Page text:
Also known as:
bay salmon, black salmon, caplin-scull salmon, fiddler, sebago salmon
The Atlantic salmon (Salmo salar) is a species of ray-finned fish in the family Salmonidae. It is the 3rd largest of the Salmonidae and can grow up to a meter in length. It is found in the northern Atlantic Ocean and in rivers that flow into this ocean. Most populations of this fish species are anadromous, hatching in streams and rivers but moving out to sea as they grow where they mature, after which the adult fish seasonally move upstream again to spawn.
When the mature fish re-enter rivers to spawn, they change in color and appearance. Some populations of this fish only migrate to large lakes, and are "landlocked", spending their entire lives in freshwater. Such populations are found throughout the range of the species. Unlike Pacific species of salmon, S. salar is iteroparous, which means it can survive spawning and return to sea to repeat the process again in another year -such individuals can grow to extremely large sizes, although they are rare.
Atlantic salmon are the largest species in their genus, Salmo. After two years at sea, the fish average 71 to 76 cm (28 to 30 in) in length and 3.6 to 5.4 kg (7.9 to 11.9 lb) in weight. But specimens that spend four or more winters feeding at sea can be much larger. An Atlantic salmon netted in 1960 in Scotland, in the estuary of the river Hope, weighed 49.44 kg (109.0 lb), the heaviest recorded in all available literature. Another netted in 1925 in Norway measured 160.65 cm (63.25 in) in length, the longest Atlantic salmon on record.
The colouration of young Atlantic salmon does not resemble the adult stage. While they live in fresh water, they have blue and red spots. At maturity, they take on a silver-blue sheen. The easiest way of identifying them as an adult is by the black spots predominantly above the lateral line, though the caudal fin is usually unspotted. When they reproduce, males take on a slight green or red colouration. The salmon has a fusiform body, and well-developed teeth. All fins, except the adipose fin, are bordered with black.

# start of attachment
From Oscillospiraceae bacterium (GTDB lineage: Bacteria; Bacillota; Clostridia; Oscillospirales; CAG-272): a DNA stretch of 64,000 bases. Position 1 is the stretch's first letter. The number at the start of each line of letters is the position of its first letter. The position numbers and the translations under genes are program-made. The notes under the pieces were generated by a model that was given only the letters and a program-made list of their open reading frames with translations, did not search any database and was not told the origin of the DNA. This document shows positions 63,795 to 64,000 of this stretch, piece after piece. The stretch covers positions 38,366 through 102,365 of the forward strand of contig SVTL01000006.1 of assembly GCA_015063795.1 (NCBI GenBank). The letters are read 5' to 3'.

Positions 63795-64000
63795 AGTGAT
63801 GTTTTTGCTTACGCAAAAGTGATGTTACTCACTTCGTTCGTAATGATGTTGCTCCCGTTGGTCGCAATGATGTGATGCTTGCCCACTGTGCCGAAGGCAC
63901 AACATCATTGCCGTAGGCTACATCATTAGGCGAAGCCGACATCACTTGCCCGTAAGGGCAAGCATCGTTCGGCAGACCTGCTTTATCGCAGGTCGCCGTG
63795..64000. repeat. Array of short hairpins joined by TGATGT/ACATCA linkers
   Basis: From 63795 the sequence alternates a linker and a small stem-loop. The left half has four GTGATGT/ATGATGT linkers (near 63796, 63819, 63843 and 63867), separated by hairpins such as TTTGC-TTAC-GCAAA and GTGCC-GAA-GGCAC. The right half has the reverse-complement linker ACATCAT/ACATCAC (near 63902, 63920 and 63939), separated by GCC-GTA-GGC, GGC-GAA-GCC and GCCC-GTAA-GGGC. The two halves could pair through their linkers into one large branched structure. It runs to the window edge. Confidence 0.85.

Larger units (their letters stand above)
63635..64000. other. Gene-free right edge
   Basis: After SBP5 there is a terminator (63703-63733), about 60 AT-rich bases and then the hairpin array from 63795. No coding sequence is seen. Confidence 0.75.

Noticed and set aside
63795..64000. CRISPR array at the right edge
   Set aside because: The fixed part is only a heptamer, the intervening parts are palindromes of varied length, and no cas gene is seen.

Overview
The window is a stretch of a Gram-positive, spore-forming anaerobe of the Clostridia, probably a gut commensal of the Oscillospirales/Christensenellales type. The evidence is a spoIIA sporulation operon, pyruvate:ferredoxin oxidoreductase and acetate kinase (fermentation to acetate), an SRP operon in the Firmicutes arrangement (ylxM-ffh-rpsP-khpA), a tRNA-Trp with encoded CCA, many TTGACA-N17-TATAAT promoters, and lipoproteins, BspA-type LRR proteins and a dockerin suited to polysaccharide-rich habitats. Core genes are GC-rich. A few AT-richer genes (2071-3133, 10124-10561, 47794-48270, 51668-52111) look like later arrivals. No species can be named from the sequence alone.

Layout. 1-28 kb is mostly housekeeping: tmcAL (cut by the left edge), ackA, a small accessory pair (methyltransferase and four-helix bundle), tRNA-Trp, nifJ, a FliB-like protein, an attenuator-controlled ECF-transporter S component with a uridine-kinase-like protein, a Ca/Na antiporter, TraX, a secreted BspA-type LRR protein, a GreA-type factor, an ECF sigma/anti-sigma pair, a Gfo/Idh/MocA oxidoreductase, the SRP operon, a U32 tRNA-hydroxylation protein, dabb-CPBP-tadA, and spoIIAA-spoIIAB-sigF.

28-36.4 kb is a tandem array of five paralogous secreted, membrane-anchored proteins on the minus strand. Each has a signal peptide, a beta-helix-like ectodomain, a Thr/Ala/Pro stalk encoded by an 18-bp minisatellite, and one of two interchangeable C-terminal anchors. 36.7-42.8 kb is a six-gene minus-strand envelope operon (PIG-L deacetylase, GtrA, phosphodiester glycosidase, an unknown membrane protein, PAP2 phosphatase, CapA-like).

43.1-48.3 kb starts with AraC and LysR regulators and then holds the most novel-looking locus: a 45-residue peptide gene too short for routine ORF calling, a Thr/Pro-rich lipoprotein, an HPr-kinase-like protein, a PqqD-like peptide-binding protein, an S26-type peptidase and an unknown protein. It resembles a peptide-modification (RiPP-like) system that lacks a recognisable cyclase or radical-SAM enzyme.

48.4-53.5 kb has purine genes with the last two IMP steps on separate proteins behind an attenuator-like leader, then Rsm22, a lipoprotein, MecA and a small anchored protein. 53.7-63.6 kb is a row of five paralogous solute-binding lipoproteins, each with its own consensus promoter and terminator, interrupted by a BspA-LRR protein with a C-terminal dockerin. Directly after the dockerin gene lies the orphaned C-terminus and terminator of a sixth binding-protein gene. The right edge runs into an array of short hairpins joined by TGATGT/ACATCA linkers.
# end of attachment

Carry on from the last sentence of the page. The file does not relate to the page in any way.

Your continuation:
The natural breeding grounds of Atlantic salmon are rivers in Europe and the northeastern coast of North America. In Europe, Atlantic salmon are still found as far south as Spain, and as far north as Russia. The species distribution is easily influenced by changes in freshwater habitat and climate. Atlantic salmon are a cold-water fish species and are particularly sensitive to changes in water temperature.
Young salmon spend one to four years in their natal river. When they are large enough (c. 15 centimetres (5.9 in)), they smoltify, changing camouflage from stream-adapted with large, gray spots to sea-adapted with shiny sides. They also undergo some endocrinological changes to adapt to osmotic differences between fresh water and seawater habitat. When smoltification is complete, the parr (young fish) now begin to swim with the current instead of against it. With this behavioral change, the fish are now referred to as smolt. When the smolt reach the sea, they follow sea surface currents and feed on plankton or fry from other fish species such as herring.
When they have had a year of good growth, they will move to the sea surface currents that transport them back to their natal river. It is a major misconception that salmon swim thousands of kilometres at sea; instead they surf through sea surface currents. It is possible they find their natal river by smell, although this is not confirmed; only 5% of Atlantic salmon go up the wrong river. The range of an individual Atlantic salmon can thus be the river where they are born and the sea surface currents that are connected to that river in a circular path.
Atlantic salmon are the only salmon native to the Atlantic Ocean. There are three groups of wild Atlantic salmon: North American, European, and Baltic. The North American group, including the Canadian and U.S. populations, was historically found from northern Quebec southeast to Newfoundland and southwest to Long Island Sound. In the United States, Atlantic salmon were once native to almost every river north of the Hudson River. Due to the effects of industrial and agricultural development (including habitat destruction, dams, and historic overfishing), most populations native to New England were eradicated. Now, the only native populations of Atlantic salmon in the United States are found in Maine.
Atlantic Salmon - by NOAA
Atlantic Salmon - by US Fish & Wildlife Service
Fish Facts: Atlantic Salmon (Salmo salar) - by Orvis
Fly Fishing for Atlantic Salmon - by Orvis